The Unique, Beautiful Women of Laya, Bhutan

by Debby Jagerman-Dungan
( January 14th, 2012 )

Bhutan Laya Women

They wear their long black hair topped with conical-shaped hats. Their clothes are made out of yak wool. They wear jewelry made of items such as silver and turquoise on their backs.

They are the unique, beautiful women of Laya, Bhutan.

Bhutan Laya Women

In the remote Himalayan village of Laya at over 12,500 feet in northwestern Bhutan, the women have worn their unique style of dress for centuries. Along with the Layap’s distinctive language and customs, this style of dress reflects culture, tradition, religion, and history.

It is believed that a very important figure in Bhutanese history and religion, Shabdrung Ngawang Namgyal, first entered Bhutan in Laya. Shabdrung was a Tibetan Buddhist lama who unified Bhutan, and is the great leader of the Drukpa school of Mahayana Buddhism, which is followed in Bhutan. One of my Bhutanese guides told me that the style of dress that the women of Laya wear shows that “they follow Shabdrung.”

Bhutan Laya Women

The conical-shaped hats are made of darkened bamboo strips that are woven together. I asked another one of my Bhutanese guides the significance of these conical-shaped hats, and he replied that, “If they fail to wear the hats they believe they will upset the village spirits.”

Bhutan Laya Women Conical Hat

The hats are adorned with a pointed spike at the top, and colorful beadwork in the back consisting of about 30 or more strands of white, red, orange, and blue beads. I asked if there was significance to the pointed spike at the top, and one of my Bhutanese guides replied, “Regarding the pointed stick at the top, there is no such reason as per my knowledge. It simply shows that it is a unique hat to Laya.”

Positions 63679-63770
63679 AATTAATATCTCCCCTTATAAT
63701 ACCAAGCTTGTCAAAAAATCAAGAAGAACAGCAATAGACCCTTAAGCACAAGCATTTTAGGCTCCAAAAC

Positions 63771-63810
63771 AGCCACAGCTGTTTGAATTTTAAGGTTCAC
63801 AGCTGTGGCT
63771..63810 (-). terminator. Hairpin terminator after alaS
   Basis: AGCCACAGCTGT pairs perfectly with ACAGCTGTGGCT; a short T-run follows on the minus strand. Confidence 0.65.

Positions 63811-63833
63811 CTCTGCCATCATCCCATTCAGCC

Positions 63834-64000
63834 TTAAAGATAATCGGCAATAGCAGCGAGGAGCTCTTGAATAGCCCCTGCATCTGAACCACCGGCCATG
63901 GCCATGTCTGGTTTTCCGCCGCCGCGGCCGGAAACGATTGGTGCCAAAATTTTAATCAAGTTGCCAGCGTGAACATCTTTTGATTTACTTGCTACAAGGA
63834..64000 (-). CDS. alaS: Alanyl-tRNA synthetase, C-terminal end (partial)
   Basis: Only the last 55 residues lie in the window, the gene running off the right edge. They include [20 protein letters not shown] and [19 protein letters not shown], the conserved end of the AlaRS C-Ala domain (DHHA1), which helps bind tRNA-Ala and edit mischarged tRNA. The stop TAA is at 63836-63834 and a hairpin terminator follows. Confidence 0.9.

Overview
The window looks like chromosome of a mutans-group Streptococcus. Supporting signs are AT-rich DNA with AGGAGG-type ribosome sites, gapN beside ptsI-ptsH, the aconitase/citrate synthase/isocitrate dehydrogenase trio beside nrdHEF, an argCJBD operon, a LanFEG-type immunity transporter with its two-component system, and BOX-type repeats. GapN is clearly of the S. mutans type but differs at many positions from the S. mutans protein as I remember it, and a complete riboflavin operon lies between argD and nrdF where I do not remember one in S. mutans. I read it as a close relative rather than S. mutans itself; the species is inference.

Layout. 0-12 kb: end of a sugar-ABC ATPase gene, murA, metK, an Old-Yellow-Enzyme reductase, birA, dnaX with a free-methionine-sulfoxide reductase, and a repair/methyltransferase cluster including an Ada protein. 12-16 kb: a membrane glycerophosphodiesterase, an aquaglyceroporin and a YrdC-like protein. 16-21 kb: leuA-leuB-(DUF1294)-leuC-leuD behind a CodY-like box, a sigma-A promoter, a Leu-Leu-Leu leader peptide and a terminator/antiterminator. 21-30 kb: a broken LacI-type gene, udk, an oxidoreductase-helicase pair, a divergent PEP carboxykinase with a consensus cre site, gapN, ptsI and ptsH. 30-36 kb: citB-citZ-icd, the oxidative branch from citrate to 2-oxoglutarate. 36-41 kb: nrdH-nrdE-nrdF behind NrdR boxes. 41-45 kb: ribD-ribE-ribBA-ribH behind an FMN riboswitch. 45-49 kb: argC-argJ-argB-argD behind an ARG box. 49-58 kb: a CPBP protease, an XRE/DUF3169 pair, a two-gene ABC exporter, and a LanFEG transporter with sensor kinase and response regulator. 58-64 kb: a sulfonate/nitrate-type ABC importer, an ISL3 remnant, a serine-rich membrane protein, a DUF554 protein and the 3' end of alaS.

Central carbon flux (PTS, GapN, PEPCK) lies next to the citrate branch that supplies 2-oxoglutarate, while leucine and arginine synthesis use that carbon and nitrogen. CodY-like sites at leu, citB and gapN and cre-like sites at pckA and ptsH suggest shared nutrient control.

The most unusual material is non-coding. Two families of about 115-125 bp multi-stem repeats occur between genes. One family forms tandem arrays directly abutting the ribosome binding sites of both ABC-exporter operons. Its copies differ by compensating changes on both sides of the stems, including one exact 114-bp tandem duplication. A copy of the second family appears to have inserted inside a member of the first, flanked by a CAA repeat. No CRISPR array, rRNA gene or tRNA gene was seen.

Bhutan Laya WomenThis Laya woman is selling the conical-shaped hats.

The yak wool clothes include a jacket (called khenja) that is black with silver trim, and a long black ankle-lenght skirt (called the zoom) which contains earth-toned vertical stripes of brown, orange, rust, and mustard. One of my guides told me that the clothes are made of yak wool to “help with the extreme weather and the long trade missions” of the Layap.

Bhutan Laya Women

These Layap women were working hard, breaking up the ground in order to clear an area of a field so that animals won’t cross into the crops. All the while they were wearing their traditional clothing. (Although the hats were kept safely off to the side.)

During my visit to the scenic village of Laya, it was quite amazing to see all the beautiful women wearing their unique clothing. Unlike fashion of today that goes in and out of style every few years, the women of Laya respect their culture, tradition, religion, and history over the centuries.

Sweet Travels!

Some of the information in this blog was provided to me by two of my Bhutanese guides, Tobgay. And Pema Wangchuk. Thanks to you both!

From our partners
On January 14th, 2012 at 12:59 pm, Beth Shepherd - Pampers and Pakhlava said:

I love seeing what people wear. The hat and beading, and even the garments remind me of the clothing we saw when traveling in Tibet. Great shots.

On January 15th, 2012 at 9:01 am, Debby Jagerman said:

Thanks, Beth. The Layap are ethnically related to Tibetans, and now I would love to go to Tibet, too, to see the people there, and their clothing.

On January 16th, 2012 at 5:38 pm, Nancy sorrell said:

Love it! They are so beautiful!

On January 16th, 2012 at 8:13 pm, Debby Jagerman said:

Thanks, sis!!

On January 28th, 2012 at 1:23 pm, Mary Zabell said:

Very interesting text and pics. Have always wanted to go to some of those remote Himalayan areas…such much to see and so little time!

On January 30th, 2012 at 8:00 pm, scott said:

The digging they are doing in the field is hard work. That ground has got to be hard from the animals hooves. It is actually surprising but also not, that the animals do not want to cross the soft ground.

On August 10th, 2015 at 6:16 am, Dorji Khandu said:

Dear Debby,
I am very pleased to go through your blog to read about my village people. Thank you for visiting our place and we wish you will visit again. Now we are on Facebook, please do visit and keep in touch. Just search Laya on Facebook.
Thank you.

On August 10th, 2015 at 9:23 pm, Debby Jagerman-Dungan said:

Thank you, Dorji.

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